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ERSP 2021-2022 Projects Heading link

In 2021-2022, we had a cohort of 28 scholars from the Computer Science and Electrical Engineering departments: 17 Computer Science students and 11 Electrical and Computer Engineering students. The ERSP scholars worked on a research project in teams of 3-4 students along with a faculty member and/or graduate student in the College of Engineering. Below you can find more information about their projects.

Learning from Robots


Scholars: Haeun Kim, Ravel Valdez, Seema Khan, Rose Maxime

Mentors: Dr. Joseph Michaelis (CS)

The use of technology in schools and classrooms is becoming increasingly prevalent from computers to different learning softwares in addition to traditional teaching methods. The onset of the Covid pandemic in addition has made the transition to learning using online tools more rapid. In order to test the effectiveness of learning using an online tool such as a virtual robot when compared to a physical robot we are testing the impact a virtual robot will have on teaching college students with little understanding of geometry concepts. This study is going to involve testing human participants through both a virtual robot and a physical robot. Additionally, qualitative data analysis will be conducted using Atlas.ti software.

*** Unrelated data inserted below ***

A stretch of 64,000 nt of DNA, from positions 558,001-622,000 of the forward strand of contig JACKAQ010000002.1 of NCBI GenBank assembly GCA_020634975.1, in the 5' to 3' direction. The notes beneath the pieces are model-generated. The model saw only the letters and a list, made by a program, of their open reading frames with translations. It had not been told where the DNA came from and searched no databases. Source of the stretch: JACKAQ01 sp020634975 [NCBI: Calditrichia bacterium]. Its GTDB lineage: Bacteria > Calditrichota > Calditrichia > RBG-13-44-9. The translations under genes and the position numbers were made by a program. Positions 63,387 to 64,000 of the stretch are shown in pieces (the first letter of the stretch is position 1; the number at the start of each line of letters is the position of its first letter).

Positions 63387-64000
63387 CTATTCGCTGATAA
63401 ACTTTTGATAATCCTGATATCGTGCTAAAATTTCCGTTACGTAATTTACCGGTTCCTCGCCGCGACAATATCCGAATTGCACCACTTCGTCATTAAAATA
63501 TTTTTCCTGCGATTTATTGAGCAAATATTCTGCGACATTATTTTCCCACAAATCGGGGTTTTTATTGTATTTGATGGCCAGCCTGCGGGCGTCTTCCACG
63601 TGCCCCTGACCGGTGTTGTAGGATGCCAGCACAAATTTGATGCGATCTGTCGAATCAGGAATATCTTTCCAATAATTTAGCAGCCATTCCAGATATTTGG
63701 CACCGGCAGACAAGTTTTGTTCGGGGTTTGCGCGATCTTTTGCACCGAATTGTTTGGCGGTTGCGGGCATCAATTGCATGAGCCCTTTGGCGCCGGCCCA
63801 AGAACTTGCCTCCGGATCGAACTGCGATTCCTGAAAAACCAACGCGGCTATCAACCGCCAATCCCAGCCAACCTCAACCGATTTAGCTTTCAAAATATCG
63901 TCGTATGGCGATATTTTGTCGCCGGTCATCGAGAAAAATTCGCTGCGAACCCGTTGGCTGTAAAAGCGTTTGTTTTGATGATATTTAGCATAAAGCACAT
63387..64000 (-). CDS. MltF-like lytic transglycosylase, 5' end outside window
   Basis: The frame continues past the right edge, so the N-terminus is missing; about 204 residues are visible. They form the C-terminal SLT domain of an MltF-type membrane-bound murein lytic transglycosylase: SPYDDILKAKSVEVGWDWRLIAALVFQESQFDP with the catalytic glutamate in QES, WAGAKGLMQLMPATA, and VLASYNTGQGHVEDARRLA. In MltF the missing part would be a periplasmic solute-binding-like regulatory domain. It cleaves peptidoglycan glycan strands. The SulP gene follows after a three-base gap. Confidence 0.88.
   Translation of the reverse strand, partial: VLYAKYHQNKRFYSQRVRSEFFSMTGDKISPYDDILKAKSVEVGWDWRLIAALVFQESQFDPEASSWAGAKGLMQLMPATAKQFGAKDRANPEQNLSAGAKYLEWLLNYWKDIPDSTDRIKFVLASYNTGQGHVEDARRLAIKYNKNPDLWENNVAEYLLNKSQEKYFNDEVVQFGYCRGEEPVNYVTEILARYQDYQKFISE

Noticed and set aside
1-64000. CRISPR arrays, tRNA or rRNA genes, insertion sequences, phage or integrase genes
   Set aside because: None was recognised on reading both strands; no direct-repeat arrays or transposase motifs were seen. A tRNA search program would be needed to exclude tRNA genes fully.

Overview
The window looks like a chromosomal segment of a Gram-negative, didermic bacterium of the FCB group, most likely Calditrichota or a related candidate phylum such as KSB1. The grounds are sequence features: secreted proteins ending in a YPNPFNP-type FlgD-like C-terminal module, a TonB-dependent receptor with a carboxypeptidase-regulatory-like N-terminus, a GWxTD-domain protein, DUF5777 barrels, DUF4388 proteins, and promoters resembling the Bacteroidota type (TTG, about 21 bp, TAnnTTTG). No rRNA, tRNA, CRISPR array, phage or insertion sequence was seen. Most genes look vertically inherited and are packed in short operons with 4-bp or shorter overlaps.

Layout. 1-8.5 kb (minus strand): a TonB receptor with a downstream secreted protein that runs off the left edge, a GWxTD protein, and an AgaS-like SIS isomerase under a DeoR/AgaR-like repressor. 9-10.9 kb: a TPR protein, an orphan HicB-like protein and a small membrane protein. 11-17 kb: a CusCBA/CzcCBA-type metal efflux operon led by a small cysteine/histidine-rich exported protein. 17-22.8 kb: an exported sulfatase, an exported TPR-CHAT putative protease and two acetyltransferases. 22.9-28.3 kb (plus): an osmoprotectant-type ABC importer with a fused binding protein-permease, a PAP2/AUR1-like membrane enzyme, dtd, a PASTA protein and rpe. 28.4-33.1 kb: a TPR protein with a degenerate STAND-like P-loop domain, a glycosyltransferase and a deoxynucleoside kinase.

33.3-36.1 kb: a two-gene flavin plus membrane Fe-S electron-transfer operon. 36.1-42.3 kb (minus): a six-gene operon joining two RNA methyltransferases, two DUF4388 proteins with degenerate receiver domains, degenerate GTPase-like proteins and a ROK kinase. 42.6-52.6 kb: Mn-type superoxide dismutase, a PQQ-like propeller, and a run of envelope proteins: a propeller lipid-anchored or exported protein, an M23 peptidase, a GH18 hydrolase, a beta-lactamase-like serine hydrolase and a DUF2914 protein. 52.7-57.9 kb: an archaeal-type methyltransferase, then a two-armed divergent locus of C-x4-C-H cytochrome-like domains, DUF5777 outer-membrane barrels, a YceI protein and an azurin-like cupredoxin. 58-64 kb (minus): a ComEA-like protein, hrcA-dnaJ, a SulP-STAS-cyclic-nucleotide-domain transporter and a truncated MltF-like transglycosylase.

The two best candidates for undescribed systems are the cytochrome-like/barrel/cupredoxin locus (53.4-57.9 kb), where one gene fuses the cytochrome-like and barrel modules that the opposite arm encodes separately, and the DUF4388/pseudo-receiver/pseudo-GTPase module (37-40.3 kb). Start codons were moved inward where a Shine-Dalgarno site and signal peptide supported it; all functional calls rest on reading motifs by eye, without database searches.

Scholars: Lisset Rico, Andrew Gascon, Mariyam Haji, Akhila Ekkurthi

Mentors: Dr. Hannaneh Esmailbeigi (BioE), Dr. Joseph Hummel (CS), Marius Zavistanavicius (ECE)